Advertising near the places kids learn and play
From bicycle paths to farmer’s markets, researchers are measuring the health impact of neighborhoods. Now, a new University of Pennsylvania study considers the influence of advertising.
Amy Hillier is one of those moms. When she sees something wrong in her neighborhood, she tries to get it fixed.
The sign was a soft drink ad and Hillier doesn’t want her 1-year-old Isaac exposed to advertising that promotes soda or other products she considers unhealthy. Some neighborhoods have more than their fair share of those ads, and Hillier thinks they influence health and health choices.
Hillier: Our likelihood of being overweight or obese, our likelihood to consume alcohol or to smoke cigarettes, to buy Kentucky Fried Chicken, these are all spatial issues that we think can affect people’s health as well.
Hillier is an expert in geographic mapping systems and studies health disparities. Her team took GPS devices into Philadelphia neighborhoods and tracked the location of outdoor ads. They were looking for ads that promote sugary drinks, fast food, tobacco and alcohol.
Ads for theses so-called unhealthy products were clustered in black and Latino communities, and Hillier says they were often near schools, daycares and libraries.
Hillier: It didn’t even dawn on me that the places where kids spend time would be in some ways the hot spots for these kinds of ads.
Hillier’s study raises the question of whether some advertisers are targeting children. Diana Garza Ciarlante is a spokeswoman for the Coke Company.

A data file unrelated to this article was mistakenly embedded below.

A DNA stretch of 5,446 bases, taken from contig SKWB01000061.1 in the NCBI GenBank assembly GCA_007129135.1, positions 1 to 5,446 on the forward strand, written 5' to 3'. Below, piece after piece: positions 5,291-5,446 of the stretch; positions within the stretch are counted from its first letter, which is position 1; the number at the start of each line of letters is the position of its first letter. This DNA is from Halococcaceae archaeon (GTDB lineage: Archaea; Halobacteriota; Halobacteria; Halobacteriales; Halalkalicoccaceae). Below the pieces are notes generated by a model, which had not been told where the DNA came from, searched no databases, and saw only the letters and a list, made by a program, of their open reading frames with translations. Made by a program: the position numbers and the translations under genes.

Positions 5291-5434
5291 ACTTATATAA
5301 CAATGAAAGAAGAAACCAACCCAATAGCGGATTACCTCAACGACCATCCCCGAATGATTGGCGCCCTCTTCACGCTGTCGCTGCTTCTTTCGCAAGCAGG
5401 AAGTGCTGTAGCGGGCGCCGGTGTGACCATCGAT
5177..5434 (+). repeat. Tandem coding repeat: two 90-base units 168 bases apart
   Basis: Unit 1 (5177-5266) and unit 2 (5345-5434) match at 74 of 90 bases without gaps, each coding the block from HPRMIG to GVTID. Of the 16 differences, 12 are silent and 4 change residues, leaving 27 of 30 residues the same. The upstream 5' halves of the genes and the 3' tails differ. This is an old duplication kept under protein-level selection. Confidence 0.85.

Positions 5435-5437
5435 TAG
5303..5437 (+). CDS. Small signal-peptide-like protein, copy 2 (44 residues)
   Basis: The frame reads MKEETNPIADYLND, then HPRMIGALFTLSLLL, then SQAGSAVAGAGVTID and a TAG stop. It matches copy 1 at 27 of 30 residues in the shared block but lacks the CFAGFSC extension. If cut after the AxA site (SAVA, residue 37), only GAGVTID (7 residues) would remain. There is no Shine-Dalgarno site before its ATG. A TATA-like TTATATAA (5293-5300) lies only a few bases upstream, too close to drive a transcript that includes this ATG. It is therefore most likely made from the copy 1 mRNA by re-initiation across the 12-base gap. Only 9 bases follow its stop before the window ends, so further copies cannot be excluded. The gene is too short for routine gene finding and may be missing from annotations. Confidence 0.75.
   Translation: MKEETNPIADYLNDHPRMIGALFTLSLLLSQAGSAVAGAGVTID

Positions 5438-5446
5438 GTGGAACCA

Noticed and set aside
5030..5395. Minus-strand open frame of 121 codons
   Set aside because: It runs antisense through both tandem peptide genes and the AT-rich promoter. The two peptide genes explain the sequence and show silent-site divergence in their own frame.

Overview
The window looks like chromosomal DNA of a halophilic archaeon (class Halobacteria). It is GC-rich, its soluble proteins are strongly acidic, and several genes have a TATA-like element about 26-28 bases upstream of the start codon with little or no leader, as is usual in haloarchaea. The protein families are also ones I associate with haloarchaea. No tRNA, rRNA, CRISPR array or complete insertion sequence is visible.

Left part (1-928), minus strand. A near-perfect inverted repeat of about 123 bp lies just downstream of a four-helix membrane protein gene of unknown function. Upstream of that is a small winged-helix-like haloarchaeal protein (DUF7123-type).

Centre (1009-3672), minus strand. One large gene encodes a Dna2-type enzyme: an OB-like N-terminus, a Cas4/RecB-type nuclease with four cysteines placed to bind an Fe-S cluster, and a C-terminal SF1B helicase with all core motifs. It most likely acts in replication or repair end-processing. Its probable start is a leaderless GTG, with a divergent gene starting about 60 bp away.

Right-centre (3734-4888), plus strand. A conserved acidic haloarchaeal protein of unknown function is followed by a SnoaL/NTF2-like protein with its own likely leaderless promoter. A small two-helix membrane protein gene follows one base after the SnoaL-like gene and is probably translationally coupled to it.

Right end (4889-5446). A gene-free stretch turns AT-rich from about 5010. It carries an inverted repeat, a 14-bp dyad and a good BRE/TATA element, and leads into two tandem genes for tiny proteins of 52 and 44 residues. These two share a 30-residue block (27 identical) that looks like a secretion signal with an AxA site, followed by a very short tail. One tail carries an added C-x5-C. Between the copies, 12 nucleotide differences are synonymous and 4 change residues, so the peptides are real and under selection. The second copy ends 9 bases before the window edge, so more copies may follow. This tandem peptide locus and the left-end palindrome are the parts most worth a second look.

Ciarlante: Coca Cola does not market any of its brands in any media that is primarily directed to children under the age of 12, or any media that has an audience that is 50 percent or more children of that age range.
Mapping expert Amy Hillier says the clustering of ads near schools may not be intentional, but intentional or not, she thinks the ads compromise the health of children who walk by every day.
Hillier: Why would the advertisers put the advertising up if it didn’t affect people’s choice of products and behavior?
Hillier says her study continues a debate about whether well-being and disease are linked to the places people live, work and play.
At the corner of 22nd and Lehigh Avenue research assistant Latifah Griffin counts two billboards for beer and several window posters for cigarettes, just across the street from Dobbins High School.
Griffin: Kids have to walk this way to school, and they have to walk past these advertisements, how does that impact their psyche, you know does that make them want to go buy alcohol and tobacco? We don’t know, but we want to find out.
Amy Hillier says her study doesn’t make that link but she says a long line of previous research has.
Hillier: So we are able to say look, kids are being exposed to these ads, because there is clustering of these ads for unhealthy products around the places where they spend time, rec centers, libraries, schools, daycares.
Philadelphia already prohibits alcohol ads within a thousand feet of schools. Hillier wants fast food and tobacco added to the list of ads banned where kids congregate.
Golimowski: I think studies like this, they’re interesting, and they can provide good information, but they tend to overreach.
Jeff Golimowski is a spokesman for the Outdoor Advertising Association of America.
Golimowski: When they start advocating things like restricting free speech, or restricting advertising legal products they step over a line.
Golimowski agrees that ads are an influence, but only an influence. He says health behavior always comes down to personal decisions, and adults’ responsibility to teach kids about healthy choices.
The Penn study appears in the journal Health and Place.